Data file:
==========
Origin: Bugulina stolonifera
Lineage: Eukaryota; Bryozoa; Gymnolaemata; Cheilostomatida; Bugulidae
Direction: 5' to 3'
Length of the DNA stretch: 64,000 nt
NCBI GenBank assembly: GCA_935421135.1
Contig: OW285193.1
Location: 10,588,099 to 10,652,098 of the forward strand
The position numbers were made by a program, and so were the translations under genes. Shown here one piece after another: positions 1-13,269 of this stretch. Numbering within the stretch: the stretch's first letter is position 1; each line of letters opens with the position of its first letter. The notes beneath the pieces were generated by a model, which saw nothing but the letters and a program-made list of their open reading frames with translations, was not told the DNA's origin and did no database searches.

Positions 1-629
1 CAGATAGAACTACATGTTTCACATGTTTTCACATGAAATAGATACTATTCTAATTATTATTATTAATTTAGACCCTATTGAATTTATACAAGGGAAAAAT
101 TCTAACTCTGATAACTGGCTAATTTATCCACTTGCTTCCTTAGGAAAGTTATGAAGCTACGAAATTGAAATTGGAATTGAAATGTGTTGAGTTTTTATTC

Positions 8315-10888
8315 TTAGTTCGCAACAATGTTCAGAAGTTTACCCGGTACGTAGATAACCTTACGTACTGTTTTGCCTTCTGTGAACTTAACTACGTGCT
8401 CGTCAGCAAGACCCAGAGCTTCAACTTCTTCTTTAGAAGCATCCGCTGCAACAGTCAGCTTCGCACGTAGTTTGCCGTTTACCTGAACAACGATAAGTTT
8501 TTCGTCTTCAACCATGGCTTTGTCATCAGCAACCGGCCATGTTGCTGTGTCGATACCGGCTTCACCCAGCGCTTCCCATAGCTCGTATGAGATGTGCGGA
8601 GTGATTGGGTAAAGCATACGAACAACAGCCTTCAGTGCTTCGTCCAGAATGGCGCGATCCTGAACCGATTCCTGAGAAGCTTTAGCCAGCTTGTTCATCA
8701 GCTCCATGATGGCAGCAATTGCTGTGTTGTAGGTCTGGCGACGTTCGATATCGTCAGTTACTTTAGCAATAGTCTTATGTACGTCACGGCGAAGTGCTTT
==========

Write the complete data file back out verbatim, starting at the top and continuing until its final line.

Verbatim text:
Origin: Bugulina stolonifera
Lineage: Eukaryota; Bryozoa; Gymnolaemata; Cheilostomatida; Bugulidae
Direction: 5' to 3'
Length of the DNA stretch: 64,000 nt
NCBI GenBank assembly: GCA_935421135.1
Contig: OW285193.1
Location: 10,588,099 to 10,652,098 of the forward strand
The position numbers were made by a program, and so were the translations under genes. Shown here one piece after another: positions 1-13,269 of this stretch. Numbering within the stretch: the stretch's first letter is position 1; each line of letters opens with the position of its first letter. The notes beneath the pieces were generated by a model, which saw nothing but the letters and a program-made list of their open reading frames with translations, was not told the DNA's origin and did no database searches.

Positions 1-629
1 CAGATAGAACTACATGTTTCACATGTTTTCACATGAAATAGATACTATTCTAATTATTATTATTAATTTAGACCCTATTGAATTTATACAAGGGAAAAAT
101 TCTAACTCTGATAACTGGCTAATTTATCCACTTGCTTCCTTAGGAAAGTTATGAAGCTACGAAATTGAAATTGGAATTGAAATGTGTTGAGTTTTTATTC

Positions 8315-10888
8315 TTAGTTCGCAACAATGTTCAGAAGTTTACCCGGTACGTAGATAACCTTACGTACTGTTTTGCCTTCTGTGAACTTAACTACGTGCT
8401 CGTCAGCAAGACCCAGAGCTTCAACTTCTTCTTTAGAAGCATCCGCTGCAACAGTCAGCTTCGCACGTAGTTTGCCGTTTACCTGAACAACGATAAGTTT
8501 TTCGTCTTCAACCATGGCTTTGTCATCAGCAACCGGCCATGTTGCTGTGTCGATACCGGCTTCACCCAGCGCTTCCCATAGCTCGTATGAGATGTGCGGA
8601 GTGATTGGGTAAAGCATACGAACAACAGCCTTCAGTGCTTCGTCCAGAATGGCGCGATCCTGAACCGATTCCTGAGAAGCTTTAGCCAGCTTGTTCATCA
8701 GCTCCATGATGGCAGCAATTGCTGTGTTGTAGGTCTGGCGACGTTCGATATCGTCAGTTACTTTAGCAATAGTCTTATGTACGTCACGGCGAAGTGCTTT